It’s surprisingly easy for anyone to buy ads that track location and app usage, study says

Professors at the University of Washington have found a way to track a person’s location and app use through serving ads on mobile apps. The result opens the door for significant privacy invasions through the app-based advertising system.

Researchers at the University of Washington have found a way to track a person’s location and app use through serving ads on mobile apps. The result opens the door for significant privacy invasions through the app-based advertising system.

The researchers obtained the information by purchasing a series of ads targeted to specific locations and apps, then checking which mobile subscribers fit the targeting. In experiments conducted on Android devices, the team was able to pinpoint a person’s location within eight meters through a targeted ad. They tested ads on 10 different apps, including Grindr, Imgur, Words with Friends, and Talkatone, all using widely available ad networks.

By serving ad content to a user’s apps, the ad buyers could learn what apps the user has installed. That information could be sensitive, revealing a user’s sexual orientation or religious affiliation. For instance, ads served on Grindr will tell the ad buyer that the user has Grindr installed.

Researchers could also find out when a user went to a specific place. After targeting ads to a specific location, the ad network would notify them within 10 minutes of when the user arrived.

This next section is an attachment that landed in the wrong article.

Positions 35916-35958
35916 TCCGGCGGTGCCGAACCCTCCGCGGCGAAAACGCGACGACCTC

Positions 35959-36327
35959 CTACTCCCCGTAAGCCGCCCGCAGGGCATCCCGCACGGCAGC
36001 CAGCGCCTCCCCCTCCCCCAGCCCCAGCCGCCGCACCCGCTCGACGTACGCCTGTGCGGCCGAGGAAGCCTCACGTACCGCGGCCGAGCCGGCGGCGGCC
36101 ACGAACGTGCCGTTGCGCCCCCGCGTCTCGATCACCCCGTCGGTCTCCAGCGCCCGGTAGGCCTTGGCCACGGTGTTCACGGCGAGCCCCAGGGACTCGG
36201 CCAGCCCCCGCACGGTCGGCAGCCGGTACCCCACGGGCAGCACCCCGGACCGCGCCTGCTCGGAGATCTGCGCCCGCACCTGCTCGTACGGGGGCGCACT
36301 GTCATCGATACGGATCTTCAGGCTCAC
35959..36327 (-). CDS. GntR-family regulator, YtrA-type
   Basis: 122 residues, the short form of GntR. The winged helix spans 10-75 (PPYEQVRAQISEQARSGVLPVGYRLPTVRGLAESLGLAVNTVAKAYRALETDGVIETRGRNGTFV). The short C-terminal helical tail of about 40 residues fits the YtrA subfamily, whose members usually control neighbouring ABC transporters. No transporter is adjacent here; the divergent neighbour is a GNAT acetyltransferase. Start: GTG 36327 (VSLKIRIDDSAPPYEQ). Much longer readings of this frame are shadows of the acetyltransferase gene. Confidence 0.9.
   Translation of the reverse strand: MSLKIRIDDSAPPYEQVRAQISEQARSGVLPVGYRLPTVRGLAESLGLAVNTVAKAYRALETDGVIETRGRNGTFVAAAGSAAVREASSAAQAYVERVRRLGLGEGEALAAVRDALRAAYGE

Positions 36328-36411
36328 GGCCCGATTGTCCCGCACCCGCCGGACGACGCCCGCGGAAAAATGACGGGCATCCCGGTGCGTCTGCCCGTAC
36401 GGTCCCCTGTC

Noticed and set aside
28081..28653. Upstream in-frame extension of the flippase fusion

“It was so easy to do what we did,” said Franzi Roesner, co-author of the paper and co-director of the UW Security and Privacy Research Lab. “This is an issue that the online advertising industry needs to be thinking about.”

The report points out a number of malicious ways this information could be used. A business could use the location ads to track business meetings with a venture capital firm, for instance. The app-specific information could also be extremely sensitive if applied to pregnancy trackers or dating apps.

The system works by tracking a user’s mobile advertising ID (MAID) number, which is meant to be secret but researchers say is easy to discover. The numbers are often sent to ad exchanges unencrypted and can be obtained through Wi-Fi sniffing.

“Anyone from a foreign intelligence agent to a jealous spouse can pretty easily sign up with a large internet advertising company and on a fairly modest budget use these ecosystems to track another individual’s behavior,” said author Paul Vines, a recent UW doctoral graduate.

It’s hard for users to mitigate ad targeting attacks without completely swearing off the internet and mobile apps, but it would be easier for ad networks to take action. The paper suggests ad networks reset identifiers more often and actively scan for malicious ad-buyers, although even those methods wouldn’t solve the problem completely.